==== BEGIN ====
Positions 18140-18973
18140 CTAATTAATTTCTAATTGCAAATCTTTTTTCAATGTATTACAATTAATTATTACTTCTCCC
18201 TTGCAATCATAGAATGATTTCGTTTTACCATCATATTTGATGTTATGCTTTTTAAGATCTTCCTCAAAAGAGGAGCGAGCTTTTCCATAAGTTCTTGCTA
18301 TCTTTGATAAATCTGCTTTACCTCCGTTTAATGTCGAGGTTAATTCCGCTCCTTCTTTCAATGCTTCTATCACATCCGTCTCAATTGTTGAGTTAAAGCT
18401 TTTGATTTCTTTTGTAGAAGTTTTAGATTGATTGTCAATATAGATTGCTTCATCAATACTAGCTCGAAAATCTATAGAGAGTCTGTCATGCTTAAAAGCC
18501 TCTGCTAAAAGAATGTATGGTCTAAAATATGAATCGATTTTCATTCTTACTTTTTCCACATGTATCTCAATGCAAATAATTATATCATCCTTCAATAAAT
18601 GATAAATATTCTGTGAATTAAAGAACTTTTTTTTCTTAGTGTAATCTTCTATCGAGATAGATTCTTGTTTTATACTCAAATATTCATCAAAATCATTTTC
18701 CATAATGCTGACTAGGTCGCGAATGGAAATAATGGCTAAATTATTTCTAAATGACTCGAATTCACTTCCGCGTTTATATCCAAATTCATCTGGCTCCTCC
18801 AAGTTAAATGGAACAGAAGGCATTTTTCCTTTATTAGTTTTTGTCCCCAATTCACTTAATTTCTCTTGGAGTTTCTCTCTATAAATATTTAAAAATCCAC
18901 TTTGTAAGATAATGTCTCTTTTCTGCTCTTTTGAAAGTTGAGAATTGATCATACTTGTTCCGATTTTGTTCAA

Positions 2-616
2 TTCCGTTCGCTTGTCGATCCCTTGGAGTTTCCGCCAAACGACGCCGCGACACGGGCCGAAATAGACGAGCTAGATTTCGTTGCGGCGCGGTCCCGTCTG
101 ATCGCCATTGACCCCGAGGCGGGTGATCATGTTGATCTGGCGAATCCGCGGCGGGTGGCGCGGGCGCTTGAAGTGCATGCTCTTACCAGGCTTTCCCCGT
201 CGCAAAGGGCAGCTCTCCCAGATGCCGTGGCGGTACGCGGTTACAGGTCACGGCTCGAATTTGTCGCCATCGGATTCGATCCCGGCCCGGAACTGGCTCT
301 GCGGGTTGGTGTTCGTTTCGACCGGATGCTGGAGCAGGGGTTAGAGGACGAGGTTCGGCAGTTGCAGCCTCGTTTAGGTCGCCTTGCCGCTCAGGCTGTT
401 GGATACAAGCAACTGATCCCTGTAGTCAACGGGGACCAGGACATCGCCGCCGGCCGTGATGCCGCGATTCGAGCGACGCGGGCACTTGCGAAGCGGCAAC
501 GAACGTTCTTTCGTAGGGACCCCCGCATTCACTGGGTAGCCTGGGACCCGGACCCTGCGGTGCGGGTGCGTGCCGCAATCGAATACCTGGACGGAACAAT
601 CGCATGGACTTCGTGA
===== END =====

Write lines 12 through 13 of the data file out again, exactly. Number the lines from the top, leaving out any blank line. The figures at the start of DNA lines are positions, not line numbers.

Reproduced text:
2 TTCCGTTCGCTTGTCGATCCCTTGGAGTTTCCGCCAAACGACGCCGCGACACGGGCCGAAATAGACGAGCTAGATTTCGTTGCGGCGCGGTCCCGTCTG
101 ATCGCCATTGACCCCGAGGCGGGTGATCATGTTGATCTGGCGAATCCGCGGCGGGTGGCGCGGGCGCTTGAAGTGCATGCTCTTACCAGGCTTTCCCCGT